Winning at Pay for Performance

Report
The Massachusetts
Medical Society Experience
Elaine Kirshenbaum
VP Policy, Planning, and Member Services
PAI Seminar – Understanding Episodes of Care
Chicago, June 22, 2007
A History of Engagement
►
1999: First MMS principles
for physician profiling
►
2004: GIC unveils
ETG/tiering program; MMS
begins dialogue with GIC
►
2005: MMS enhances
principles on P4P and
public reporting
►
2006: MMS issues
recommendations
►
2007: The dialogue
continues
Rising Costs: Catalyst for Change
Source: Health Affairs, Sept. 2006
The GIC Approach
• Measure cost efficiency
via “ETG” methodology
• Measure quality via
ResolutionHealth
• Incent behavior via
differentials in copayments
• Squeeze quality and
cost scores from claims
data
Physicians’ Reactions
• Confusion about the ratings
• Anger: Patients learned about the ratings
before physicians
• Process wasn’t fair
• Concern about accuracy and methodology
Do We Stop it, or Make it Work?
Fundamental assumptions:
• They will do it with us – or without us
• Transparency is here – like it or not
• Better to be in the room, than outside the door
– Many meetings with the GIC and payers to share ideas and
concerns
• Communications with physicians is essential
– Poster/letter to physician community
• State legislation submitted
• Public awareness is key
– Media/Op-eds
• Congressional briefings
MMS-GIC Dialogue:
Timeline Highlights
2002-03:
GIC
begins
work
2003
July 1 ‘06:
Tiering begins
Nov. ‘06:
FMA
report
Aug. 2004
MMS, GIC
dialogues begin
2004
2005
2006
2007
Sept. ’07:
Physician
comments
April ’06:
Enrollment begins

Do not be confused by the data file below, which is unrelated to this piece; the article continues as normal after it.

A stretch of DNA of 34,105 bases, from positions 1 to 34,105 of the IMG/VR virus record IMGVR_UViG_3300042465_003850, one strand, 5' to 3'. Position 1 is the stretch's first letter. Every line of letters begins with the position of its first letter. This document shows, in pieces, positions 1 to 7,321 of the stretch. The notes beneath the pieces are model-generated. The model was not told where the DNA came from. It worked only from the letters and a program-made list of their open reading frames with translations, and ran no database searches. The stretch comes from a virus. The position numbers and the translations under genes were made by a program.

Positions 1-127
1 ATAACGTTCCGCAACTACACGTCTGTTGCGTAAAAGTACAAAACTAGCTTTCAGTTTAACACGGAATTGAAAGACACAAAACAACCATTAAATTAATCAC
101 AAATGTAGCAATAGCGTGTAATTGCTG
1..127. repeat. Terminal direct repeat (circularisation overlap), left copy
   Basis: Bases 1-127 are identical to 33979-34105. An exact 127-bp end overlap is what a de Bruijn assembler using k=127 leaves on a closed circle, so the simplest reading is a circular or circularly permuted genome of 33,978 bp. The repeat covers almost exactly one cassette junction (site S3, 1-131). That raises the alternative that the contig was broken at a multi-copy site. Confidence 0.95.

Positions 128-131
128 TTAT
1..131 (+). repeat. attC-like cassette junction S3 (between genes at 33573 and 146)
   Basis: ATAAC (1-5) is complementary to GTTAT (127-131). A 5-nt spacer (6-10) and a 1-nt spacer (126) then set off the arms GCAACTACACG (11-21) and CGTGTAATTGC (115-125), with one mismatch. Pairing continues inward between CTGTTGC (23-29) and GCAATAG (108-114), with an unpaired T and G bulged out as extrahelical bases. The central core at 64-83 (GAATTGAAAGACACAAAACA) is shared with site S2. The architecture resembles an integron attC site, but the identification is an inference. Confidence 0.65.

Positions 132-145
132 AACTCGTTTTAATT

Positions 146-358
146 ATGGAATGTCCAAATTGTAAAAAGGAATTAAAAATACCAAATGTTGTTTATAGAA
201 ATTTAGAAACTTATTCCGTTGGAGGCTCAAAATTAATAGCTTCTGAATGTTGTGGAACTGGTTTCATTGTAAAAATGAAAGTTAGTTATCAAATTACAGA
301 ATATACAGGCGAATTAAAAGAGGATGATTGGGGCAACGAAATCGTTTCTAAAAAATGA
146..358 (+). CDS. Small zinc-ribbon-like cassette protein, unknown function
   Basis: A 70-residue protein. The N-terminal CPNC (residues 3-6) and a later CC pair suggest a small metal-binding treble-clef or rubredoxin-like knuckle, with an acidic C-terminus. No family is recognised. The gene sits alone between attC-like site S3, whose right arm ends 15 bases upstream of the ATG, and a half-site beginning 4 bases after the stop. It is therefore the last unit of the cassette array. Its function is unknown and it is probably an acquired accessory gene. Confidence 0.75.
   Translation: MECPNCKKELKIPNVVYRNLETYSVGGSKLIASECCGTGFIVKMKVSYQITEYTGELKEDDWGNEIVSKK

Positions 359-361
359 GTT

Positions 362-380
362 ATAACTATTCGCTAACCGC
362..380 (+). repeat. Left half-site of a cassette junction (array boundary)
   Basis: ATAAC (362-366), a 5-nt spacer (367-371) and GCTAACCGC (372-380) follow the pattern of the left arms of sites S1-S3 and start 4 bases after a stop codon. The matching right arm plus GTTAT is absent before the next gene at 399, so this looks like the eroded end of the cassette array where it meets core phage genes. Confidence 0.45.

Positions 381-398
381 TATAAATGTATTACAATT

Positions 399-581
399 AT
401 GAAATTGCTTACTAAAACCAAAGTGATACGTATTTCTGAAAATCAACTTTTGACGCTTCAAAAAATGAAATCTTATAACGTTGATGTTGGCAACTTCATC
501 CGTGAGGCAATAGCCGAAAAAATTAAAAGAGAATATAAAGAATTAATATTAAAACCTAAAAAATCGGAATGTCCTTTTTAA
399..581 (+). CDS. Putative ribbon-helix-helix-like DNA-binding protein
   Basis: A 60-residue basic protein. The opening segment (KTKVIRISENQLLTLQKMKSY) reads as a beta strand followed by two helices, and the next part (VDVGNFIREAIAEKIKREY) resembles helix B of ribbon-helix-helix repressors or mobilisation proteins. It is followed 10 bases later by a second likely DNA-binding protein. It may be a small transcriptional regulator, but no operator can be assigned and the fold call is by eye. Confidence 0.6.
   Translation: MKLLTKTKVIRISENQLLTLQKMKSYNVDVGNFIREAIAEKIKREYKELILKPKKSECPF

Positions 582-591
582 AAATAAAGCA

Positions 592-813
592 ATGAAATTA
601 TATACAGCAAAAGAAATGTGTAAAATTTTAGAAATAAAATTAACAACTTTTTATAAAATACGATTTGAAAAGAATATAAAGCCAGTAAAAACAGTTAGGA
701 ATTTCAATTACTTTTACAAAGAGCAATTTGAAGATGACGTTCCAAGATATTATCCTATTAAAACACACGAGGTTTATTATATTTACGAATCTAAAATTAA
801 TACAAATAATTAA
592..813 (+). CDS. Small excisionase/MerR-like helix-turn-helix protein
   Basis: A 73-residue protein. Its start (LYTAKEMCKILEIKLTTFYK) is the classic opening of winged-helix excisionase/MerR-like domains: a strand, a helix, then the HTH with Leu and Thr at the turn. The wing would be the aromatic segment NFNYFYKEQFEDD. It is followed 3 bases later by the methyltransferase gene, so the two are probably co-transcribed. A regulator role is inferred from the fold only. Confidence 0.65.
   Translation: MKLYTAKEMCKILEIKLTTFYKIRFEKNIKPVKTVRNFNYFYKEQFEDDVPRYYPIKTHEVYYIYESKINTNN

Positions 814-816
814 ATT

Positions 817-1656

Jan. ’07:
Health plan
dialogues
July ’07:
Year 2
begins
Research: Informing the Health Care Debate
• Review of the Massachusetts Group Insurance
Commission Physician Profiling and Network
Tiering Plan
– Engaged Focused Medical Analytics (FMA), Rochester, NY and
J. William Thomas of Univ. of Southern Maine to examine their
methodologies for cost and quality ratings, their process for
implementation and make recommendations for improvement
• Physician Focus Groups
– Engaged Howard Beckman, MD, to gain a better understanding
of how Massachusetts’ physicians view quality and efficiency
measurements and reporting.
Recommendations: Analysis of Tiering
Methodologies (FMA Report)
• Physicians should be given
– patient-level drilldowns for the efficiency measure
– patient lists for the quality measures
• There should be a formal feedback and correction
mechanism.
• Specific technical changes would improve methodology.
• Tier at a group level until data accuracy is improved and
the methodology is further validated.
• Develop a suggested uniform tier assignment protocol.
Physician Performance Evaluation:
A Spectrum of Uses
Quality improvement programs
↓
Pay for performance
↓
Public Reporting
↓
Tiering Networks
Physician Focus Groups
in Massachusetts
What Are
Practicing Physicians
Thinking?
Methods
• Partnered with Mass. Health Quality
Partners (RAND and the Commonwealth
Fund)
• Engaged Howard Beckman, MD, FACP
(Rochester IPA; Clinical Professor of
Medicine and Family Medicine, University
of Rochester SMD)
Results
• Physicians did not believe their current experience of
reporting programs, especially those that publicly report
or tier, are fair or meaningful because the data is
inaccurate and the measures insufficient to determine a
clinician’s true quality or effectiveness.
“You lose your confidence in these measures because you
don’t believe they’re going to generate anything that is
legitimate or accurate . . .there are so many loopholes, so
many things that slip through the cracks that shouldn’t be
there, that they don’t even have credibility.”
“It will bother me if I don’t know what I’ll be evaluated on and if
I feel that they have the wrong data”